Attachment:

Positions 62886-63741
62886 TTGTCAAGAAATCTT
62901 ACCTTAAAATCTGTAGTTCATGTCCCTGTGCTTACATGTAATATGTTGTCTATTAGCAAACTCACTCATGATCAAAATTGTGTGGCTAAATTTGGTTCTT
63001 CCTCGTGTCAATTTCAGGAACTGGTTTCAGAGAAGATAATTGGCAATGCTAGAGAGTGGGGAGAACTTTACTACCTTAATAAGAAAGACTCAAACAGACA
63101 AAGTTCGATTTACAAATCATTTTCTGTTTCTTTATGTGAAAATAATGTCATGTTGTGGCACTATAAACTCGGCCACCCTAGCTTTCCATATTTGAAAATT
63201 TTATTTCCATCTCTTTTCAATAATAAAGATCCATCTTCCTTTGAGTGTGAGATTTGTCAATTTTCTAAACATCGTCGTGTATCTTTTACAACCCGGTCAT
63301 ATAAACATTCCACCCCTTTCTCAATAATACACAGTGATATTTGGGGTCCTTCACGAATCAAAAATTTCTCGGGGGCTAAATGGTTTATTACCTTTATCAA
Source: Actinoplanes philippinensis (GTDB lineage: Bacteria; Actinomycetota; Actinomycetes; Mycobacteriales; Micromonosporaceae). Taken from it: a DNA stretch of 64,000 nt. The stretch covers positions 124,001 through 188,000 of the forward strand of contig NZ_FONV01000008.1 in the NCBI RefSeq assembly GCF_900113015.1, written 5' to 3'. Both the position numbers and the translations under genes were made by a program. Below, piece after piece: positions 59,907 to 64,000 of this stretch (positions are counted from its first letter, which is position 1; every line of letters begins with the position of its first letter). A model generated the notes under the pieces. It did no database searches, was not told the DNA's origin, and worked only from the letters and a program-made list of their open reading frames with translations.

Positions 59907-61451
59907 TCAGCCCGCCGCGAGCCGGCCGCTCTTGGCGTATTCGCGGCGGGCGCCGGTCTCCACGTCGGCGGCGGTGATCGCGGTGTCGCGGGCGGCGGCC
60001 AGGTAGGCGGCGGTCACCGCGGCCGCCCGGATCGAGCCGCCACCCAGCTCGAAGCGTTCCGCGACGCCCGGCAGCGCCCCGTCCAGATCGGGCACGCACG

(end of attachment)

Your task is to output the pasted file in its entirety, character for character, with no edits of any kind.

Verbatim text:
Positions 62886-63741
62886 TTGTCAAGAAATCTT
62901 ACCTTAAAATCTGTAGTTCATGTCCCTGTGCTTACATGTAATATGTTGTCTATTAGCAAACTCACTCATGATCAAAATTGTGTGGCTAAATTTGGTTCTT
63001 CCTCGTGTCAATTTCAGGAACTGGTTTCAGAGAAGATAATTGGCAATGCTAGAGAGTGGGGAGAACTTTACTACCTTAATAAGAAAGACTCAAACAGACA
63101 AAGTTCGATTTACAAATCATTTTCTGTTTCTTTATGTGAAAATAATGTCATGTTGTGGCACTATAAACTCGGCCACCCTAGCTTTCCATATTTGAAAATT
63201 TTATTTCCATCTCTTTTCAATAATAAAGATCCATCTTCCTTTGAGTGTGAGATTTGTCAATTTTCTAAACATCGTCGTGTATCTTTTACAACCCGGTCAT
63301 ATAAACATTCCACCCCTTTCTCAATAATACACAGTGATATTTGGGGTCCTTCACGAATCAAAAATTTCTCGGGGGCTAAATGGTTTATTACCTTTATCAA
Source: Actinoplanes philippinensis (GTDB lineage: Bacteria; Actinomycetota; Actinomycetes; Mycobacteriales; Micromonosporaceae). Taken from it: a DNA stretch of 64,000 nt. The stretch covers positions 124,001 through 188,000 of the forward strand of contig NZ_FONV01000008.1 in the NCBI RefSeq assembly GCF_900113015.1, written 5' to 3'. Both the position numbers and the translations under genes were made by a program. Below, piece after piece: positions 59,907 to 64,000 of this stretch (positions are counted from its first letter, which is position 1; every line of letters begins with the position of its first letter). A model generated the notes under the pieces. It did no database searches, was not told the DNA's origin, and worked only from the letters and a program-made list of their open reading frames with translations.

Positions 59907-61451
59907 TCAGCCCGCCGCGAGCCGGCCGCTCTTGGCGTATTCGCGGCGGGCGCCGGTCTCCACGTCGGCGGCGGTGATCGCGGTGTCGCGGGCGGCGGCC
60001 AGGTAGGCGGCGGTCACCGCGGCCGCCCGGATCGAGCCGCCACCCAGCTCGAAGCGTTCCGCGACGCCCGGCAGCGCCCCGTCCAGATCGGGCACGCACG